What’s in a Name

Image: green handwritten text reading “Qid Love” on a black background.

I’m in the process of editing my identity across the internet. I’m methodically hitting dozens of apps and websites, changing my display name, pronouns, profile pictures, and all that. I’ve got brand new cards to hand out at networking events, and I’m becoming more comfortable with introducing myself using my new name. Today, I talked with my boss about communicating my change of preferred name to my team and department, possibly the scariest part of all of this. Thankfully, for the most part, everyone has been very supportive.

I’m not sure I would ever have felt completely secure and ready to begin asserting my identity in such a bold way. If I had waited for “the right time”, I’m pretty sure it would never have come. Ultimately, I just did it; one big Facebook post to out myself, and no looking back. However, it was far from an impulsive act.

I’ve been in perpetual identity crisis mode for my entire life. Like most kids with adjustable-length names, I shortened my given name to a four letter word before I was out of elementary school. I’ve picked up, carried, and discarded a number of nicknames provided for me: Bubba, Duck, Stone. As a performing musician and recording artist, I started with my own name and later moved through a handful of personas (Echo Root, Mood481) as my musical styles changed.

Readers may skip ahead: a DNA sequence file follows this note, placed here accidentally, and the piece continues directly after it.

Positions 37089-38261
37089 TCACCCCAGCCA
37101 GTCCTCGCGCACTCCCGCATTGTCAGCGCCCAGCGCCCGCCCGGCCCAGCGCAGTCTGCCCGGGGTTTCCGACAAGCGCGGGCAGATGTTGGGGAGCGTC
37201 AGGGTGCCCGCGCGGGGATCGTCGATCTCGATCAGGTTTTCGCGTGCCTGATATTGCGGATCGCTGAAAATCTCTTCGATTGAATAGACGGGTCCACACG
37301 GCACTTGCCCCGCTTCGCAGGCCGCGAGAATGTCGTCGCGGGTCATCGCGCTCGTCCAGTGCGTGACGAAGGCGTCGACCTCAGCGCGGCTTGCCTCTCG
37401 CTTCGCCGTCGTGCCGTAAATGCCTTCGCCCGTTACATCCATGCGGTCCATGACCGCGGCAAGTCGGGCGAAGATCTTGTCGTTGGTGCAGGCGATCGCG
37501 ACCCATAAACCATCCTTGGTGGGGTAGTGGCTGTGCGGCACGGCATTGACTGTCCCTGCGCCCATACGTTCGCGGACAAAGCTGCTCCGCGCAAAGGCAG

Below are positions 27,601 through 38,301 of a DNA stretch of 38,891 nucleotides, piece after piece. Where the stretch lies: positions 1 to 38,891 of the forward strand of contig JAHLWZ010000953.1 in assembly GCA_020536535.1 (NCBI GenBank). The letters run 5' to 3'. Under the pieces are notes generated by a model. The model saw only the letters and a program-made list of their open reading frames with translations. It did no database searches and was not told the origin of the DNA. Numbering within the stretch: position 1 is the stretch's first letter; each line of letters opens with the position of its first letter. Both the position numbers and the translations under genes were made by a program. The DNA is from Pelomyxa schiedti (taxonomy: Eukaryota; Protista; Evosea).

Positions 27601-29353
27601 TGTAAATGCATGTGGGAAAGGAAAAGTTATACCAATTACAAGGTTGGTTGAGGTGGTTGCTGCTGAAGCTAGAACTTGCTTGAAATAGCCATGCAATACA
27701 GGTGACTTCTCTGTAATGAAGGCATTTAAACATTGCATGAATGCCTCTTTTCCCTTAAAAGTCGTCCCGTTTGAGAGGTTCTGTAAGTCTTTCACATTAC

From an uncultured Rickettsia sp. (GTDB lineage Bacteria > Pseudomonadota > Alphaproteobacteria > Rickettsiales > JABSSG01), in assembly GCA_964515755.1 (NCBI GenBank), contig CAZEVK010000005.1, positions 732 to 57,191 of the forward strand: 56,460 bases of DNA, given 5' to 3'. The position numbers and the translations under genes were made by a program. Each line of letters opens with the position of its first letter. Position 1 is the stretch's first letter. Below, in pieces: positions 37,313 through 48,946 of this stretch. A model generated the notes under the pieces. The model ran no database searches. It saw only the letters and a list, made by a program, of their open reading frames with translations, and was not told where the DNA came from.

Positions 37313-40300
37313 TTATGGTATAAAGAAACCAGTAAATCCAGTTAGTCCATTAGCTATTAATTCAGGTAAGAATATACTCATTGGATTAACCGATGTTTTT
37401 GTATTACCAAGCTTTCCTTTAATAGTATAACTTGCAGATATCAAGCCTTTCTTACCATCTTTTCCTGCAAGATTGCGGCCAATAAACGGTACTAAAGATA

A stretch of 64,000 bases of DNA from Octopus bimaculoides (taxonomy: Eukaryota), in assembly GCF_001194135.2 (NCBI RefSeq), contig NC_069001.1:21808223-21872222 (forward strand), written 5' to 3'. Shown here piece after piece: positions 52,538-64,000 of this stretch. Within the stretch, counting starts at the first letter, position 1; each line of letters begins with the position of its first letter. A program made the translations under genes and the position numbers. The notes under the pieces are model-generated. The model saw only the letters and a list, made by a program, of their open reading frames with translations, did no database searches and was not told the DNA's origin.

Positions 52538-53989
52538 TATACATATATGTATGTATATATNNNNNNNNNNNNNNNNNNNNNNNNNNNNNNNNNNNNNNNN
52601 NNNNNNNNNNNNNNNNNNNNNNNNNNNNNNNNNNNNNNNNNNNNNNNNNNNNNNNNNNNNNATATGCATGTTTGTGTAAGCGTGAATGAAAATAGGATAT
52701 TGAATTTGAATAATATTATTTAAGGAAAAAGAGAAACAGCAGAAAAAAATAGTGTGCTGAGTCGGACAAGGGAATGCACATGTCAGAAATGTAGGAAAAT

Image: directional road signs with arrows pointing in opposite directions, reading “one way” and “another way”.

My diagnosis with Asperger’s Syndrome at age 43 was the signpost pointing to the fork in the road that ultimately led me here, now. That moment was my Point of No Return. The changes I’ve gone through in the past 5 years seem inevitable, like destiny. Finding my name was like coming home with the elixir at the end of my own hero’s journey.


“Qid” came from a completely different thought experiment, a broader brainstorm on the nature of Queer IDentity. I wasn’t even thinking about names. Synapses fired, neural pathways formed, planets aligned, the muse whispered… and Qid was conceived. As soon as it hit me that this could be my name, I was utterly euphoric.

Image: purple-tinted photo of the artist Prince playing guitar. Image by jacther; original Flickr image, By penner [CC BY-SA 3.0 or GFDL],

I mean, it starts with Q, which is really enough. But it speaks queer… queer identity. It sounds like “kid”, so it queers age. It pays sonic homage to The Kid, hero of Purple Rain and Graffiti Bridge, The Purple One’s handmade personal myth. I love words, especially richly-encoded, made-up words that seem like they were there all along. “Qid” is more than a word; it’s a language.

In the language of Qid, “qid” means “we are”. We are Love.

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